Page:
Bertram Mackennal (1863-1931) was the most significant Australian sculptor of the nineteenth and early twentieth centuries. Born in Melbourne in 1863, the son of Scottish immigrant and architectural sculptor J. S. Mackennal, Bertram Mackennal studied at the National Gallery Schools in Melbourne (1878-1882) before he departed for Europe in 1882, seeking further training and greater opportunities for sculptural success.

Bertram Mackennal by Abbey Altson. Art Gallery of New South Wales Accessioned 2004.

Mackennal became an exceptional avant-garde artist in the 1890s. He was immersed in a radical new sculptural movement subsequently known as 'the New Sculpture' and was inspired by Symbolist, Art Nouveau and new classicist tendencies. Living in Paris in the mid 1880s and again in the early 1890s, Mackennal became a commanding sculptural synthesiser, tempering the radical innovations, expressive surfaces, and sexualised subjects of Rodin with the style and sentiments governing more establishment conceptions. He was also strongly influenced by the progressive French interest in Florentine Renaissance traditions and its preoccupation with the eroticised body.

Based in London from the mid-1890s, Mackennal rose to sculptural prominence & creating the memorial tomb to King Edward VII and Queen Alexandra at Windsor, Britain's national memorial to Thomas Gainsborough in Sudbury, Suffolk, as well as sculptural projects for Britain's royalty and social elites, including Lord Curzon the Viceroy of India, and the Duke of Norfolk. Mackennal is renowned for the national memorial to Edward VII at Waterloo Place as well as works in Westminster Abbey, York Minster, Winchester Cathedral, the Palace of Westminster and St Paul's Cathedral, amongst others.

Mackennal was known as the creator of beautiful, empathetic portraits of many of the era's leading 'new women', including the actress Sarah Bernhardt and singer Nellie Melba. Similarly he established a reputation in both Paris and London as the creator of bold, sensual female nudes. His mythological and allegorical female figures, including Circe 1893, Truth 1894 and Salomé c 1895 for example, are archetypal New Sculptural works and attest to Mackennal's strength as an artist who refined upon nature yet retained a direct sense of the life model.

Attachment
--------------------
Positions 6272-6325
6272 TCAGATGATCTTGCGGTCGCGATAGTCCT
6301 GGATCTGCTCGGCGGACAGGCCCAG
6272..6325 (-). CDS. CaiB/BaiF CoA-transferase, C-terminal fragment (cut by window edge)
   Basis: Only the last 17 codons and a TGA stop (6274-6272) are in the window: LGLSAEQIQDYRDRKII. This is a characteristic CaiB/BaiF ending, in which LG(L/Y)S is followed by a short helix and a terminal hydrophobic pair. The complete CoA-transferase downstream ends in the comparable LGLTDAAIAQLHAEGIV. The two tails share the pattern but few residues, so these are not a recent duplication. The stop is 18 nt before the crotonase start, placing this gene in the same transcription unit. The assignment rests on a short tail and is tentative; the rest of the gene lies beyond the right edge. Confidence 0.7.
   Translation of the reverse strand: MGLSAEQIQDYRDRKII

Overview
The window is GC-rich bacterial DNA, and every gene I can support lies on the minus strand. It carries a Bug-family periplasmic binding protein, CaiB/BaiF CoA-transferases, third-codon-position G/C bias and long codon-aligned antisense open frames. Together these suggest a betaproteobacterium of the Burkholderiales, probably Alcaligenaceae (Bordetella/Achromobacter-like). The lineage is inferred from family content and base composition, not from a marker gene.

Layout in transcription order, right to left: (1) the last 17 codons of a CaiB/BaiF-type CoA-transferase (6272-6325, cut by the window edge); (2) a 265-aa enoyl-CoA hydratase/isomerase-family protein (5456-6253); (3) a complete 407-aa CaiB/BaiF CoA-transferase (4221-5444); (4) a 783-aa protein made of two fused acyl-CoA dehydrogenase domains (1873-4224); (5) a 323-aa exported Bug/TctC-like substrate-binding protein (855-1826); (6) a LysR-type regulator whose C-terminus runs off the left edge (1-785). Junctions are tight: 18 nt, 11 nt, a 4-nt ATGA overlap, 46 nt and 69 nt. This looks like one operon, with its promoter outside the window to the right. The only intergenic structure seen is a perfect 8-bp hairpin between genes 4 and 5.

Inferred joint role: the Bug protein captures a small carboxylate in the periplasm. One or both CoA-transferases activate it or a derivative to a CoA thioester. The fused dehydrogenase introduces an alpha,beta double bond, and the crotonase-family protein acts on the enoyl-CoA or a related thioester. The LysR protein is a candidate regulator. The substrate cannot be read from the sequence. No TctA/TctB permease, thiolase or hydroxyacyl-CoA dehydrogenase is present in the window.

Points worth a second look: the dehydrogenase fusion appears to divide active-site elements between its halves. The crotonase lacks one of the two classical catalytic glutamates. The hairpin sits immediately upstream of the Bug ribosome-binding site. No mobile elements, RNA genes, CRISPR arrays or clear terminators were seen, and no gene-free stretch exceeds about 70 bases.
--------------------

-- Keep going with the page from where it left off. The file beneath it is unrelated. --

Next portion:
Bertram Mackennal with Salome. Courtesy of Pauline Kraay.

Mackennal returned to Australia only three times, yet he maintained close ties with this country and completed a significant number of public works for Australian sites - including the Martin Place cenotaph, the figures of Archbishop Kelly and Cardinal Moran at St Mary's Cathedral, and the Shakespeare memorial in Sydney, along with the monument to Edward VII, located in Adelaide, the monumental statue of Queen Victoria in Ballarat, the King Edward VII and Springthorpe memorials in Melbourne, and various statues of civic dignitaries in Brisbane and Perth. Mackennal's Springthorpe memorial is without question the most spectacular example of Art Nouveau and Symbolist inspired sculpture in this country.

Mackennal's status as an Australian 'cultural hero' is undeniable. His work directly influenced the growth and directions of sculpture in this country.

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Last modified 13 June 2007